“All sentient beings have the Buddha-nature, but because it is covered over by defilements, they do not know and do not see it.” (Daniepan jing [Mahaparinirvana Sutra], fascicle 7)
“The thus-so Buddha-nature can only be known by a Buddha.” (Daniepan jing [Mahaparinirvana Sutra], fascicle 7)
“The anuttara-samyak-sambodhi (supreme, correct enlightenment/awareness) is achieved due to seeing the nature.” (Daniepan jing [Mahaparinirvana Sutra], fascicle 7)
Comment: Since the Buddha-nature can only be seen by a Buddha who has eliminated all delusions, this is the supreme, correct awareness.
“The arhats do not see the Buddha-nature.” (Daniepan jing [Mahaparinirvana Sutra], fascicle 27)
“Even though a bodhisattva has reached the tenth (of the ten stages), that bodhisattva still does not clearly see or know the Buddha-nature.” (Daniepan jing [Mahaparinirvana Sutra], fascicle 8)
Comment: A bodhisattva, even at the tenth of the stages, still cannot clearly see the Buddha-nature because subtle delusions remain. Needless to say this also applies to arhats.
‘Successively cultivate the three sagely and ten saintly (stages)’ are evidently the words of doctrinal scholars, and so to call this (teaching an) advocacy of the Seon School of the separate transmission outside of the doctrine is ridiculous.
In the Mahayana sutras, the Avatamaska and the Mahaparinirvana, the Buddha says that the stage of the Buddha where delusions are all ended is seeing the nature, and that there is no need for further cultivation thereafter. In the Platform Sutra the Sixth Patriarch speaks in detail of inside and outside completely clarified as seeing the nature. He did not speak of further cultivation. Even in the oldest text, the Dunhuang version, one cannot find ideas about gradual cultivation.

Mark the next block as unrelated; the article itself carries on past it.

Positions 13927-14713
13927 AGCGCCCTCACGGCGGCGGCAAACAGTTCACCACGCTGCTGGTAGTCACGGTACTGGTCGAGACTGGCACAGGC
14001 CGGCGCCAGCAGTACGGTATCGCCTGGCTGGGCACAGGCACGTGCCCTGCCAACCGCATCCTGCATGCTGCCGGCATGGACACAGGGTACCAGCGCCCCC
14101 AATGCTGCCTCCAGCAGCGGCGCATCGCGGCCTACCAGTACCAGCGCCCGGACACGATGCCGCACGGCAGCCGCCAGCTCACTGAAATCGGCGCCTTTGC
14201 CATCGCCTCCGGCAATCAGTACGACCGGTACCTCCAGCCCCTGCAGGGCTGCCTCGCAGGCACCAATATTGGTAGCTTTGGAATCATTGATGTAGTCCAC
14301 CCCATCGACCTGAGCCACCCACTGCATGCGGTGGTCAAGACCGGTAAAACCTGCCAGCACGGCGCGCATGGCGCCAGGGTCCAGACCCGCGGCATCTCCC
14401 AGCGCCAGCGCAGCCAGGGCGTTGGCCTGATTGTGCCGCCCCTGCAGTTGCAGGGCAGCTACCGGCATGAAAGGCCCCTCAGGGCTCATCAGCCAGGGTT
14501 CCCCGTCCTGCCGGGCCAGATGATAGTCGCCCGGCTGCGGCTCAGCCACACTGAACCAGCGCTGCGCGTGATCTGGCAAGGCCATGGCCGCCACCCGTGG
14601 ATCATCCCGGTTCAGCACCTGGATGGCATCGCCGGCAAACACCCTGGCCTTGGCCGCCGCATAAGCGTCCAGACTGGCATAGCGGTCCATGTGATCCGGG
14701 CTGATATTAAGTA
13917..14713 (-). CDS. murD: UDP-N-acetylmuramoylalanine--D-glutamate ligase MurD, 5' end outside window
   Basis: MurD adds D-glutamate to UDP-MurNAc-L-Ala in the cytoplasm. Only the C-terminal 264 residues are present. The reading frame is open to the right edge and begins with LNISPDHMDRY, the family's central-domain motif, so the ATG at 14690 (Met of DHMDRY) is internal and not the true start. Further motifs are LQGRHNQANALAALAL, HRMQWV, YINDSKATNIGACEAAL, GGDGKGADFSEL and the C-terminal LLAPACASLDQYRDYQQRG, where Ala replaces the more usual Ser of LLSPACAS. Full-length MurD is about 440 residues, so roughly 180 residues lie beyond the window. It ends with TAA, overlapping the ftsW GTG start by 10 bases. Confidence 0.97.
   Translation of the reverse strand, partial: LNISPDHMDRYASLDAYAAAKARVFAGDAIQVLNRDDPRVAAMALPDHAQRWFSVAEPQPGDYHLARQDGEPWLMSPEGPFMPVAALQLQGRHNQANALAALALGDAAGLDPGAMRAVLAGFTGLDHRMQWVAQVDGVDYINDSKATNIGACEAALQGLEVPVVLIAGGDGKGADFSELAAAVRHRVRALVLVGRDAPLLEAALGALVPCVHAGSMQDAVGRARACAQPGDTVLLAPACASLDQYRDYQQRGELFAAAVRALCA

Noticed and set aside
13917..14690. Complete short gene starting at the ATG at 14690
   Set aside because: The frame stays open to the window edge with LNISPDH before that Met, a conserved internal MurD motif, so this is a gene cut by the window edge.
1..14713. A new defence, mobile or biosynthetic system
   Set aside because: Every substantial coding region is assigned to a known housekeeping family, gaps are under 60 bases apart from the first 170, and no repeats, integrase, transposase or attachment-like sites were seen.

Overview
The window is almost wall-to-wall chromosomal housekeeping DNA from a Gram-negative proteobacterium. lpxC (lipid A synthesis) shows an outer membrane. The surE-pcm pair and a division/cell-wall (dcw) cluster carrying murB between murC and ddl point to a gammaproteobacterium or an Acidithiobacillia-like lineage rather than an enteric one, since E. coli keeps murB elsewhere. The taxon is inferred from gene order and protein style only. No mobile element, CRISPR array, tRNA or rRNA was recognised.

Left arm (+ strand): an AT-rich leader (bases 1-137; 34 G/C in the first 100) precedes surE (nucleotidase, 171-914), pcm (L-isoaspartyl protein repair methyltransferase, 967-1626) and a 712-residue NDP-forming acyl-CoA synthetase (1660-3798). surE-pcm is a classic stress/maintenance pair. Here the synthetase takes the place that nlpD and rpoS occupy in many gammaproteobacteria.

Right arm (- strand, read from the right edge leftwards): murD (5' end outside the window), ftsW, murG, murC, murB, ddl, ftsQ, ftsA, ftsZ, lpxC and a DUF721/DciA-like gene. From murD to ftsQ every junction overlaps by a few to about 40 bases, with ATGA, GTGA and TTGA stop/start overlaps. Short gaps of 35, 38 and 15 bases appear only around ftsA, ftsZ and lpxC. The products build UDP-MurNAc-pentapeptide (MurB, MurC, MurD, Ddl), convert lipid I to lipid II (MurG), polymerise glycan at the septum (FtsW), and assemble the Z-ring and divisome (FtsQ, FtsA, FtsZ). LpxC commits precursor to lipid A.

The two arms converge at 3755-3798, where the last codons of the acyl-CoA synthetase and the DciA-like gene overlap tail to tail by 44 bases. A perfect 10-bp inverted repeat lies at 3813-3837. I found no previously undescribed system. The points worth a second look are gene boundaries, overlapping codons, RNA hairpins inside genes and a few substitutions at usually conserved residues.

Bojo said that the ten faiths that overlay the delusions are the seeing of the nature, and that the removal of the delusions is gradual cultivation. One can see that this contradicts the words of the Sixth Patriarch. To the extent that one says that the ten faiths that lie layer upon layer over the delusions are the seeing of the nature, to that extent one is wrong. (To the extent that one says that) one must not leave the delusions as they are, that inevitably means that naturally one pursues gradual cultivation. And thus one must know that this idea of gradual cultivation is clearly that of the doctrinal scholars and not that of the Seon School.
“Just like a clear-eyed person who (sees) all the masses of material objects (with his eyes) covered by light gauze, the bodhisattva of the ultimate stage likewise sees all percepts. Just like a clear-eyed person who has no obstructions (sees) all the masses of material forms, the Tathagata sees all percepts likewise.” (Yujialun 50)
Comment: As even the bodhisattva of the ultimate and tenth stage has remaining subtle delusions, they do not see the nature.
However, we must note that even though one has reached (the state of) not producing a single thought, if one remains with the non-production of a single thought that is a great death that cannot come to life and is not called seeing the nature.http://www.koreanbuddhism.net/master/dh ... q=0&page=1